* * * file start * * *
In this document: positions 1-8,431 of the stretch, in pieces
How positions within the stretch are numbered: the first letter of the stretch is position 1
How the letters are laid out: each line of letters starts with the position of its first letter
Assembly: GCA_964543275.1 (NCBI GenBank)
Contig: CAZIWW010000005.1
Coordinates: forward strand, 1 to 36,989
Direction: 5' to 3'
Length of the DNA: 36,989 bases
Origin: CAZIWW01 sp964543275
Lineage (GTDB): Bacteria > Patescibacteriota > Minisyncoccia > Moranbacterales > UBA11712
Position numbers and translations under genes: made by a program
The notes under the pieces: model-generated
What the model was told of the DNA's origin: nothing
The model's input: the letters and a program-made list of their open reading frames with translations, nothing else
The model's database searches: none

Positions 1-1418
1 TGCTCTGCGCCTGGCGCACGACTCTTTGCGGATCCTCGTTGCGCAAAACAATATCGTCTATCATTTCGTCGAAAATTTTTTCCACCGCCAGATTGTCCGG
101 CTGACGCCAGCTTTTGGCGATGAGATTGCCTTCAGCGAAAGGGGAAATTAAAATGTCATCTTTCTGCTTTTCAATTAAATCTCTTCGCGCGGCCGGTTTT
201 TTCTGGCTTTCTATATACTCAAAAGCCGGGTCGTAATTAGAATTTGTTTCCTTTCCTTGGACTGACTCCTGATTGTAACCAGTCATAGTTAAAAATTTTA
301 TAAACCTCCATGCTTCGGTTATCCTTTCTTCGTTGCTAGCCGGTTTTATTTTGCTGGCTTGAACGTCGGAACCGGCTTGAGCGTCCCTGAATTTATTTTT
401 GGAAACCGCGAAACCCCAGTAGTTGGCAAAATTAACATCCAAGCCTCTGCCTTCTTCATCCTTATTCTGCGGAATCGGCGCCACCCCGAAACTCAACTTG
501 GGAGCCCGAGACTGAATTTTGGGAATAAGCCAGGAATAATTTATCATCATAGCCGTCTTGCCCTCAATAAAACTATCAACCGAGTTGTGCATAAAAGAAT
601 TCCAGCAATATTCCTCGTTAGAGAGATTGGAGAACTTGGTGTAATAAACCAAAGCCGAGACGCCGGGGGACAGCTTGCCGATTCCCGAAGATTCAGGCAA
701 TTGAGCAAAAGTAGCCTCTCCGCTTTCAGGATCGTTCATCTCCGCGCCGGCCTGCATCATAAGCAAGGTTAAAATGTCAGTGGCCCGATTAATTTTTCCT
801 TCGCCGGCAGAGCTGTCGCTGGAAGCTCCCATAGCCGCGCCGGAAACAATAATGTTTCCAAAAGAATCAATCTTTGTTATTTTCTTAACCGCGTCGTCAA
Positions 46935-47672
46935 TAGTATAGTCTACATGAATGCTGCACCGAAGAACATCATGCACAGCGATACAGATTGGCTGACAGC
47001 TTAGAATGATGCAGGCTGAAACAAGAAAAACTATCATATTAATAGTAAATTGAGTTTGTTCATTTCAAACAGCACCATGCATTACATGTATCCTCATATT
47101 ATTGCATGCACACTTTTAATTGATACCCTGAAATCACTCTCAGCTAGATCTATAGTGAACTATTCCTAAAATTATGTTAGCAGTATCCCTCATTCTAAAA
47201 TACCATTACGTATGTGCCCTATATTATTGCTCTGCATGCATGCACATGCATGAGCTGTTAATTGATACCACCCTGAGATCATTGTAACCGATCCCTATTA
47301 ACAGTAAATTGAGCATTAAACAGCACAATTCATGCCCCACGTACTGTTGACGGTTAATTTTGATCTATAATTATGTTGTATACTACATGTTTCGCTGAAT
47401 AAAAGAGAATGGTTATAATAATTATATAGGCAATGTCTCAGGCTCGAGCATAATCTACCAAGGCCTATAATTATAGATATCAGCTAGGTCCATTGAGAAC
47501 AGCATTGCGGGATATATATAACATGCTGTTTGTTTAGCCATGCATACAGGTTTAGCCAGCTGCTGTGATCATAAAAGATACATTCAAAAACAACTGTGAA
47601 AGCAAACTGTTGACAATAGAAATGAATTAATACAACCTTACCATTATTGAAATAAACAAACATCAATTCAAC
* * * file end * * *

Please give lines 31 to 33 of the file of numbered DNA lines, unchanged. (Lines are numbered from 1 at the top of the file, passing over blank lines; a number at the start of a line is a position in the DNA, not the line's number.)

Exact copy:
47301 ACAGTAAATTGAGCATTAAACAGCACAATTCATGCCCCACGTACTGTTGACGGTTAATTTTGATCTATAATTATGTTGTATACTACATGTTTCGCTGAAT
47401 AAAAGAGAATGGTTATAATAATTATATAGGCAATGTCTCAGGCTCGAGCATAATCTACCAAGGCCTATAATTATAGATATCAGCTAGGTCCATTGAGAAC
47501 AGCATTGCGGGATATATATAACATGCTGTTTGTTTAGCCATGCATACAGGTTTAGCCAGCTGCTGTGATCATAAAAGATACATTCAAAAACAACTGTGAA